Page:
I’m still learning my way around how plotting actually works - I’ve started and stalled out on full disks probably 3x already and thrown all those 30% complete plots out each time.
I’m thinking the right number of simultaneous plots to at least keep things moving around for now is 6:
- It’s an 8-core CPU
- I have 2x Samsung 980 Pro 1TB drives - so I figure no more than 3x plots per drive.
If I’m right, then ultimately what I want is to queue up plots for days/weeks and just let it run and do it’s thing.
I know everyone (cool) is using the command line or a management front end - I just haven’t dove into those yet and I’m wondering if it makes sense to use the GUI to setup:
- Plot 1 - SEQUENTIAL - Count:29 (max) - tmp:/nvme1 - dest:/sata1
- Plot 2 - SEQUENTIAL - Count:29 (max) - tmp:/nvme1 - dest:/sata1
- Plot 3 - SEQUENTIAL - Count:29 (max) - tmp:/nvme1 - dest:/sata1
- Plot 4 - SEQUENTIAL - Count:29 (max) - tmp:/nvme2 - dest:/sata2
- Plot 5 - SEQUENTIAL - Count:29 (max) - tmp:/nvme2 - dest:/sata2
- Plot 6 - SEQUENTIAL - Count:29 (max) - tmp:/nvme2 - dest:/sata2
If I kick all of those off, I’ll have 6 simultaneous plots queued up and running for the next X days, fully utilizing the SSDs and slowly dumping files to the SATA drive.
Anything wrong with this if I’m willing to forgoe some performance to just getting this goddamn process moving?
I’m sure as I learn more I’ll want to come back in here and mess with staggered starts and really care about the plot phases, but at least for now I was thinking it’s an 80/20 solution without needing to get more in depth with more tools before I can “be productive”.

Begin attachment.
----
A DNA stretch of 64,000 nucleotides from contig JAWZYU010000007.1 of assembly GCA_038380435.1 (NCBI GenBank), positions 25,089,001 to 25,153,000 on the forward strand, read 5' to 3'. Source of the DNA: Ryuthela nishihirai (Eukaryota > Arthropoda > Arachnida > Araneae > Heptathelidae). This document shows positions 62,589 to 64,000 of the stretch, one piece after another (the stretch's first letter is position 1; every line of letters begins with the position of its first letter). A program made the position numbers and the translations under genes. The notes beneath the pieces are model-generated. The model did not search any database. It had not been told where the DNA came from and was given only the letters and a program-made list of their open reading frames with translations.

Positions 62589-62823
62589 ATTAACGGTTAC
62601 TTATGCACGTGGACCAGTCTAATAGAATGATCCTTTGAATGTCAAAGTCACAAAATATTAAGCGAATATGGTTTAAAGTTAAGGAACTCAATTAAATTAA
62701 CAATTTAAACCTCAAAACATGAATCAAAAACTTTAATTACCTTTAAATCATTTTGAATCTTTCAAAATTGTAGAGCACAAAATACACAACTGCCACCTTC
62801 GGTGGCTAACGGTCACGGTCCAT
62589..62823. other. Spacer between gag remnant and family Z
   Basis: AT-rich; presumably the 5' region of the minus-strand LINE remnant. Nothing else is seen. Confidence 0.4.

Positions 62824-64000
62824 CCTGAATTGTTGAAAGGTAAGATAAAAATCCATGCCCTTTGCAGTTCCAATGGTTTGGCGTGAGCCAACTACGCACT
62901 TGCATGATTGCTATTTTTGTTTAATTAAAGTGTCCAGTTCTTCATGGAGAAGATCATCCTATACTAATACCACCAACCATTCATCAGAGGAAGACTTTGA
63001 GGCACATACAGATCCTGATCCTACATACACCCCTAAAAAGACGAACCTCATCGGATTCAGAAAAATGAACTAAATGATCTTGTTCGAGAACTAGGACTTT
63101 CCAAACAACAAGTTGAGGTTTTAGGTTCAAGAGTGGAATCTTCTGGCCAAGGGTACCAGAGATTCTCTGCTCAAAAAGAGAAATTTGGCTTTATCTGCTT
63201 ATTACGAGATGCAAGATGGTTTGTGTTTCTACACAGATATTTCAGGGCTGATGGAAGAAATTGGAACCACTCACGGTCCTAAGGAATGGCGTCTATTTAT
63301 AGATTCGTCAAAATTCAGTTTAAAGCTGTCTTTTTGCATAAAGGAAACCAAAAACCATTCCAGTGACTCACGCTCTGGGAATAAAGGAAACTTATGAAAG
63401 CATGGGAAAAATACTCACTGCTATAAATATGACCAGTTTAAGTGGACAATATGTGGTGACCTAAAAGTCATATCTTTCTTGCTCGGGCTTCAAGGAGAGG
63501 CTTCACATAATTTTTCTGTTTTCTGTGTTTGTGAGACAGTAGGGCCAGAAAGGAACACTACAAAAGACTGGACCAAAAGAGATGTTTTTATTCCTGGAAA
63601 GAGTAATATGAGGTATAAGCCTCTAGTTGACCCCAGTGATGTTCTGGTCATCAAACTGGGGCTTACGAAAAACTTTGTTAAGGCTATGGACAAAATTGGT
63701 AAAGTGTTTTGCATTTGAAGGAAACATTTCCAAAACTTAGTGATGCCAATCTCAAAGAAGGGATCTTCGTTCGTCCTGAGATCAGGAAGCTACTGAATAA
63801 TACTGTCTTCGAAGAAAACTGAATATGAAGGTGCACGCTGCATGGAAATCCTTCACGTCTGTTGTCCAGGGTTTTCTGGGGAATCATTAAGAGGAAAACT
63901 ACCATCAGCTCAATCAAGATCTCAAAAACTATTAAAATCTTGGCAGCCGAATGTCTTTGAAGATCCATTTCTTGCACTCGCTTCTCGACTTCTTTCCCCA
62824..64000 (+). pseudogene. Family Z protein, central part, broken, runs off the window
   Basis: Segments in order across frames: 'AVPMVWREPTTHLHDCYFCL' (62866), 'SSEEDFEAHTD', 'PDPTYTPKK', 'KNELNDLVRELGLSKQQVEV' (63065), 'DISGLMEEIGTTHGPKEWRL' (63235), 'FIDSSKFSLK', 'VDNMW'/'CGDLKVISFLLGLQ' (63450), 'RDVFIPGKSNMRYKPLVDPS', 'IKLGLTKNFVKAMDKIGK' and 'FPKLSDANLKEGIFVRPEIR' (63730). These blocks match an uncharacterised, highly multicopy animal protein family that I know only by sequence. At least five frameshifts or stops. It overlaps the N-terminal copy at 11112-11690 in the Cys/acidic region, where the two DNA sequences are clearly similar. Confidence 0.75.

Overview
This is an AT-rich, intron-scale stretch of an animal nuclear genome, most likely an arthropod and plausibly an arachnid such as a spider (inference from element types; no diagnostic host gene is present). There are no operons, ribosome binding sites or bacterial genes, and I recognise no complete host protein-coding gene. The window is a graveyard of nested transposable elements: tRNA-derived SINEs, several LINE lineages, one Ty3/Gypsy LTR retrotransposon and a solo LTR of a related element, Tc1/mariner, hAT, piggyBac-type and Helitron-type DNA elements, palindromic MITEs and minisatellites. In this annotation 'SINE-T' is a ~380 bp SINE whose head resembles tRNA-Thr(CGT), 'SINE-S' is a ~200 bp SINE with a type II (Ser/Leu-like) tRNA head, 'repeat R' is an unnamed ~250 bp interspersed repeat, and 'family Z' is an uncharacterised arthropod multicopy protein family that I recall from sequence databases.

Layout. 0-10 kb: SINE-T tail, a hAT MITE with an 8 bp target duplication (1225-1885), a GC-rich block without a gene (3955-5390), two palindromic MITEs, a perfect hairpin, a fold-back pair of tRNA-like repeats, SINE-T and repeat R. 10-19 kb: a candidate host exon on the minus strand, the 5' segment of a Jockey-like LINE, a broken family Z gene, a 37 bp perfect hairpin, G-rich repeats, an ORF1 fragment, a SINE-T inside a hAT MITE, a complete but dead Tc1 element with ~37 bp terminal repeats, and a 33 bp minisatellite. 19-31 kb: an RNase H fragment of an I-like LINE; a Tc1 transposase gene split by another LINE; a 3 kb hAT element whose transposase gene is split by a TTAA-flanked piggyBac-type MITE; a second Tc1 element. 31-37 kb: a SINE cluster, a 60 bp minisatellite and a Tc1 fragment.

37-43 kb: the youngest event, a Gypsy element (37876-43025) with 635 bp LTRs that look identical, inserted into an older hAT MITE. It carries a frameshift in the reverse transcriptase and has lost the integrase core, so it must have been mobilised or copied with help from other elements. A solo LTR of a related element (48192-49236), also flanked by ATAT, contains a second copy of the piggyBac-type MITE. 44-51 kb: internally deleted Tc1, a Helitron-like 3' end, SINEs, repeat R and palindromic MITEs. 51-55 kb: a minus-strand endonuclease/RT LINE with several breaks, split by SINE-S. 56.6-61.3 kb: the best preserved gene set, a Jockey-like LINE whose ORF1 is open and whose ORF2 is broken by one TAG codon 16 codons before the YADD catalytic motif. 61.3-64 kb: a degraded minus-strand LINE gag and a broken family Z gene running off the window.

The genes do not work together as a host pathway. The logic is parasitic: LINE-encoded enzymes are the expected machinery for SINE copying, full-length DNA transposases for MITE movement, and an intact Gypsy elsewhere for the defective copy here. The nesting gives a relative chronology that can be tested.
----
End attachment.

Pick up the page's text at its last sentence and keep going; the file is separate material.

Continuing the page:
Am I nuts?
I really, really urge you to use the CLI for plotting. It’s very straightforward. One shell window per parallel plot, repeating over and over. Use a sleep command so they don’t all start on top of each other.
Or get fancy and use a plot manager script, but really, you can go far with a simple shell and sleep command.
Trying to unpack this a bit (figure out how it applies to my setup).
I believe my 2x 1TB drives will limit me (from a size perspective) to no more than 6 parallel plots occurring on the host machine at a time - otherwise the drives fill up.
The CPU is 8-core, so it probably doesn’t want to do more than 7-parallel plots (or 8 if I’m pushing it).
So lowest common denominator is 6 here - so let’s say 6 parallel plots.
Do you mean TERM-WIN-1 running 3 and plotting to /dev/nvme1 and TERM-WIN-2 running 3 more and plotting to /dev/nvme2?
Or were you thinking of many more than that and me getting fancy with overlapping phase start times so it’s potentially much more parallel plots getting kicked off 1-2 hours apart when the first batch moves into a different phase and isn’t pounding the same resource (i.e. CPU or Disk) in the same way?
I hope to eventually get there, I’m just trying to wade into this puppy a foot at a time.
Yes, the simple way is one console / shell window, doing 999 plots. Stagger the start time by ~4 hours, and use the appropriate number of shell windows for the cores / drives you have. Each shell window is 1 set of parallel plots.
i do both of these…
1 pc which is the main farmer is plotting like the op in the gui.
4 other pc’s (which are prebuilts/eth miners) modified with extra nvme drives etc running multiple cli/powershell windows
Got it - I’ll pull the command line that the GUI is setting up and see if I can fumble together something easy in a bash script for now.